post show

What is post show? Post show is the phase after you have completed a show. In my opinion, post show is much more difficult than the contest prep itself. If you are a member of a local gym, you are likely friends or at least gym acquaintances with a competitor. Competing is popular, and you’ve also likely been following many competitors on various forms of social media. You have followed their impressive journey to stage – from the dieting, the endless selfies, the improved physique, and then all the stage shots. You understand the process of the contest prep, but what about after the show? Do you fully understand this phase?

It is very important to understand what post show is and be ready for it, both physically and mentally. During contest prep, you are so focused on one thing and one thing only: getting on stage and looking your best. It is easy to stay on track because anytime your mind wonders, temptations rise or you consider getting off track, you quickly think about the stage and it seems you have the inner strength of a ninja to stay on track and keep on going. However, once the show is complete, you don’t have this “stay on track” mentality because you are no longer stepping on stage. This is when the battle of wanting to stay on track but not having to do so sets in. This is where the problems can begin to arise.

If you have been dieting for 16 weeks or longer, it is crucial that you reverse diet out of a show. What is reverse dieting? It is as the name applies: “reversing out a diet” means slowly increasing calories to allow your metabolism to adjust to the increased calories while maintaining body fat.

For more information on Reverse Dieting, stay tuned for another blog next month!

Physical Effects

Most people don’t have the information or knowledge to reverse diet, and end up going back to “normal” eating after their show or even worse: bingeing. Bingeing is when someone eats a large amount of food – more than the average person – during one particular period of time. Often, when someone binges, it’s as if they’ve lost control over themselves and continue to eat even when they are already fully satisfied. After being on a restricted diet for so long, it is very common for this to occur, and many competitors (myself included) have experienced this on occasion.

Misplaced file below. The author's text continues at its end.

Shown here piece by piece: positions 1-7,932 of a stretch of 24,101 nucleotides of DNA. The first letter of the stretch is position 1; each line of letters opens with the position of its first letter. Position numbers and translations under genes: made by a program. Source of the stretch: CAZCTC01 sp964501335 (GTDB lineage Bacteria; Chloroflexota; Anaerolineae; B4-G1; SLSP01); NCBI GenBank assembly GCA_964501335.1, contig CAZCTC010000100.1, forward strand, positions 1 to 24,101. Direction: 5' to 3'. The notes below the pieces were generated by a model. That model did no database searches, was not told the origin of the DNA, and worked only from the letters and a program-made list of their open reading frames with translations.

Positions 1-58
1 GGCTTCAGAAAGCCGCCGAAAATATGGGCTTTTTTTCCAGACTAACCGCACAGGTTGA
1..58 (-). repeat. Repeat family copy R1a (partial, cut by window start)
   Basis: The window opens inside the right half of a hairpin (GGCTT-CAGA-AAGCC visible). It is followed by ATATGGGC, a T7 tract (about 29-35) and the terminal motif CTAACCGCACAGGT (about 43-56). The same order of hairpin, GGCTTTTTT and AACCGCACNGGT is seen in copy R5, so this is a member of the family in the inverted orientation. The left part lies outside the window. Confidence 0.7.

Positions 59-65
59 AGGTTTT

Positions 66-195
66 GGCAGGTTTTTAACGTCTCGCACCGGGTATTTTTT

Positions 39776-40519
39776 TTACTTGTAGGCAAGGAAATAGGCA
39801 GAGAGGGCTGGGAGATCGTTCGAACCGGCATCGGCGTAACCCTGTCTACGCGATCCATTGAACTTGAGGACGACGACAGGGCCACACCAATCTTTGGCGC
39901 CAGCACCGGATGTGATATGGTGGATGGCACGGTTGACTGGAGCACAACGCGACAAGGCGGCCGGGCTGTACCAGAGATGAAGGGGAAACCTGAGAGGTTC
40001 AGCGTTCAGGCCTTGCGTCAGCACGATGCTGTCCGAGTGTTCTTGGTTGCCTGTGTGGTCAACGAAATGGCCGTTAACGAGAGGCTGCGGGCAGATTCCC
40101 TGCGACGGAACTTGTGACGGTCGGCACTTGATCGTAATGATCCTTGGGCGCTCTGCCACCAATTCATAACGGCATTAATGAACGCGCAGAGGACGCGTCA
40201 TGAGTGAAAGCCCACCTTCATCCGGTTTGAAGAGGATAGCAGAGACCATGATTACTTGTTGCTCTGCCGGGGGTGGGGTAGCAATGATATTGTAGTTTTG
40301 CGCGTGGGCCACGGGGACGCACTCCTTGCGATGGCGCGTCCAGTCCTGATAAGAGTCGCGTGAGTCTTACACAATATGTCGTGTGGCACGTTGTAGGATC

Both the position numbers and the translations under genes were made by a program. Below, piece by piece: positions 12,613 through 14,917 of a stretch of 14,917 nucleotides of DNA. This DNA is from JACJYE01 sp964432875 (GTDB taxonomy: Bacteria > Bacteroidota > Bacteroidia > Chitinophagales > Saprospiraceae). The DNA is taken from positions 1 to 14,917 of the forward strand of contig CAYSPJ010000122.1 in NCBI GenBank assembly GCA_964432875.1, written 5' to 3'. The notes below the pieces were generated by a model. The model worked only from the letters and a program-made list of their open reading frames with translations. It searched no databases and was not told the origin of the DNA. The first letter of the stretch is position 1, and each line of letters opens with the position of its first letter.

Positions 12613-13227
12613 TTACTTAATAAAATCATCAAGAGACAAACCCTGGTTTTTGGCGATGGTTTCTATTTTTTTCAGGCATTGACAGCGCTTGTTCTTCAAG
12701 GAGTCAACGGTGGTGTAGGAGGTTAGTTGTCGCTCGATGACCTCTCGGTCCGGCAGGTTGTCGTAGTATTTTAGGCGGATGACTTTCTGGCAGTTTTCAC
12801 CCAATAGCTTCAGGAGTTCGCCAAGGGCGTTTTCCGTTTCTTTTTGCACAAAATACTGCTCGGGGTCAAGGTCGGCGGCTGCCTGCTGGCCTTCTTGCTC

Having some structure and a reverse diet set in place can help prevent this bingeing. Let’s consider bingeing’s impact on the body. During a binge, someone can easily consume more calories than they eat in a two-day period on their normal diet plan. The problem with this is that after a long period of dieting, the body is “impaired”. Your metabolism isn’t as fast, Leptin levels are decreased, and thyroid production isn’t as efficient, so you aren’t burning as many calories as you would if you hadn’t been dieting for an extended period of time.

So now you have a slow metabolism and you just consumed enough food to feed a tiny village… the result? Potential metabolic damage due to elevated insulin levels, which will in turn cause your metabolism to slow down. Excess insulin levels will lead to increased fat storage. It will also have a negative effect on your thyroid: which is another powerful factor in metabolism. Along with these negative metabolic effects, energy levels plummet, making daily tasks a lot more difficult.

As you can see, bingeing has some serious consequences, but what is much more detrimental is the psychological effects it can have on someone. Bingeing can also sometimes lead to an eating disorder referred to as Binge Eating Disorder. According to WebMD.com these symptoms include:

  • You eat more food than other people do in the same situation
  • Feel like you can’t control how much you eat
  • Feel upset after you binge
  • Have an eating binge at least once a week for three months on average

Although I have experienced binge eating a few times before, I do not have them frequently and would not be classified as having this disorder. I therefore, cannot speak on those who deal with this, but recommend professional help if this criterion meets your own.